CUNY Financial Aid Cut Decried by Officials

April 14, 2011 Updated: April 14, 2011

STUDENT WOES: Students take notes at a City Council hearing on cuts to the state Tuition Assistance Program (TAP).  (Tara MacIsaac/The Epoch Times)
STUDENT WOES: Students take notes at a City Council hearing on cuts to the state Tuition Assistance Program (TAP). (Tara MacIsaac/The Epoch Times)
NEW YORK—As part of the cost-cutting measures to close a $10 billion deficit, the state budget now requires students to maintain a full course load and a minimum C-grade average to qualify for financial aid through the state’s Tuition Assistance Program (TAP). Students will likely feel the effects of stricter rules when the next school year begins in September.

Higher requirements are meant to ensure that students maintain a basic level of achievement in order to remain on state subsidy, said Jeffrey Gordon of the governor's office.

Councilman Ydanis Rodriguez and the City Council's Higher Education Committee discussed possible effects of the new rules on City University of New York (CUNY) students at a council hearing on Thursday.

To qualify for TAP previously, students needed to complete at least 12 credits and maintain a minimum grade point average (GPA) of 1.3, which is equivalent to a D-plus. Now, students will have to complete at least 15 credits and maintain a minimum GPA of 2.0, which is equivalent to a C-grade average.

“Approximately 81.8 percent of students at CUNY work over 20 hours a week,” said Rodriguez, who leads the City Council's Higher Education Committee. “By increasing the number of credits and requiring the [higher] GPA for a student to receive TAP, we are placing a burden on those young people who can least afford to deal with it.”

Currently, 70 percent of CUNY students receive financial aid, and almost half of these students are TAP recipients, said Rodriguez. CUNY senior college tuition has nearly doubled since 1995, and community college tuition has gone up 57 percent.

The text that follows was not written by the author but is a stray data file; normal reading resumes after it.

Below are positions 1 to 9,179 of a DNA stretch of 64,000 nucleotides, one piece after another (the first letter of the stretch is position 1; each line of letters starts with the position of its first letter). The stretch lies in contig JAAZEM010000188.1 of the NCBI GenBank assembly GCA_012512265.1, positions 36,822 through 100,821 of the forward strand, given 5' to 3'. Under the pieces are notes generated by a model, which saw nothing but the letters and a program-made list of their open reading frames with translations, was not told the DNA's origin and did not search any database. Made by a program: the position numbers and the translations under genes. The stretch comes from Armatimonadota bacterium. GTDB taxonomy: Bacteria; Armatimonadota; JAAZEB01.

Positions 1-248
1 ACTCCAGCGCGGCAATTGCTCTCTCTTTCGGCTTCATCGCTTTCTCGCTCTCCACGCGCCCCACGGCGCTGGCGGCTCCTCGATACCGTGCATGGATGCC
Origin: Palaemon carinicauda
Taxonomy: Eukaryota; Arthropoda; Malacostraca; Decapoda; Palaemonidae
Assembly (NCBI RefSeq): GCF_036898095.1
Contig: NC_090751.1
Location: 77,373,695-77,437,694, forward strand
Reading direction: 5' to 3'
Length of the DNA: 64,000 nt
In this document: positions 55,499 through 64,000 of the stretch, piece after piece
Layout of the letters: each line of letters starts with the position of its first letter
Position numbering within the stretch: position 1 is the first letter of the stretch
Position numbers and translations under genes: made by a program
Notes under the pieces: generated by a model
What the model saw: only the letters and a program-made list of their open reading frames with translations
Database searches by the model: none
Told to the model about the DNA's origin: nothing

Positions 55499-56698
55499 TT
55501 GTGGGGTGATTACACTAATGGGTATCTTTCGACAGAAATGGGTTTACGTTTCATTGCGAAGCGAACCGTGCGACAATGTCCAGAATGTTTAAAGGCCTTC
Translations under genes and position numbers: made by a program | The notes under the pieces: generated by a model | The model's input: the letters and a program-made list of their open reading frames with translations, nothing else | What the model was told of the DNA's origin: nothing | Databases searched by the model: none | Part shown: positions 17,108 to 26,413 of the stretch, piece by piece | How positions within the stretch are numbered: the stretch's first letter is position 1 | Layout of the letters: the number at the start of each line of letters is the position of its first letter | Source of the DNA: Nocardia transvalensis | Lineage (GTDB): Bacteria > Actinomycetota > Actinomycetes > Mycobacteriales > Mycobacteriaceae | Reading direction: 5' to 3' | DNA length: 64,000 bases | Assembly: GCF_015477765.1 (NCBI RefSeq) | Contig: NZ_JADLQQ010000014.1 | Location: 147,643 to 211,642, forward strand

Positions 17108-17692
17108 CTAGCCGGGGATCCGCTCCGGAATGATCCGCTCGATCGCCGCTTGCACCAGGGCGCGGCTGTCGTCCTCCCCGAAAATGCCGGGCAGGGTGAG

“These costs do not include room, board, books, supplies, meals, transportation, and personal expenses,” noted the councilman.

YDANIS ON HIGHER ED: Councilman Ydanis Rodriguez, chair of the City Council Higher Education Committee discusses tuition assistance for CUNY students at a hearing on Thursday. (Tara MacIsaac/The Epoch Times)
YDANIS ON HIGHER ED: Councilman Ydanis Rodriguez, chair of the City Council Higher Education Committee discusses tuition assistance for CUNY students at a hearing on Thursday. (Tara MacIsaac/The Epoch Times)
Rodriguez and CUNY representatives expressed concern at the rising cost of living and studying in the city. They worry that the most disadvantaged students will be the first to turn away from post-secondary education.

Hostos Community College at CUNY has the highest population of low-income students among all of the CUNY institutions. These economically disadvantaged students are also generally the least academically prepared ones, pointed out Nathaniel Cruz, vice president for Student Development and Enrollment Management at the college.

Hostos has the highest number of students with an annual income of less than $14,999, as well as the most students with family obligations and child care costs. Over 65 percent of these students reside in the Bronx, where unemployment rates continue to soar.

The college has stepped up efforts to help its students cover their education-related costs with emergency need-based grants, but Cruz isn't sure how much more the college or the students can afford.

“While our college makes every effort to provide and maintain access to our student body, any additional credit requirements go against the mission of our college and our ability to serve our community,” he said.

The governor's office reports that a 2.0 GPA requirement only goes into effect in a student's third year of study. Prior to that, he or she is only required to have a GPA of 1.8, which is equivalent to a C-minus.

“The TAP program is meant to be an investment in our future,” noted Rodriguez. Over 90 percent of students who graduate from CUNY stay in the city to live and work. Unfortunately, less than 30 percent of CUNY students graduate, the councilman said.

With such a dismal graduation rate, Rodriguez agrees that something needs to be done to improve student performance. Not only are many of the college students in a financially precarious situation, they are also in an academically fragile position.

The councilman hopes to see a comprehensive effort involving the city's Department of Education, CUNY, SUNY, the city, and the state to remedy the failures of the school system at all levels.

Rodriguez gave a word of advice to the new schools chancellor, Dennis Walcott, who officially took office on Thursday. “I think preparing students to be ready for college should be one of his [Walcott’s] top priorities,” he said.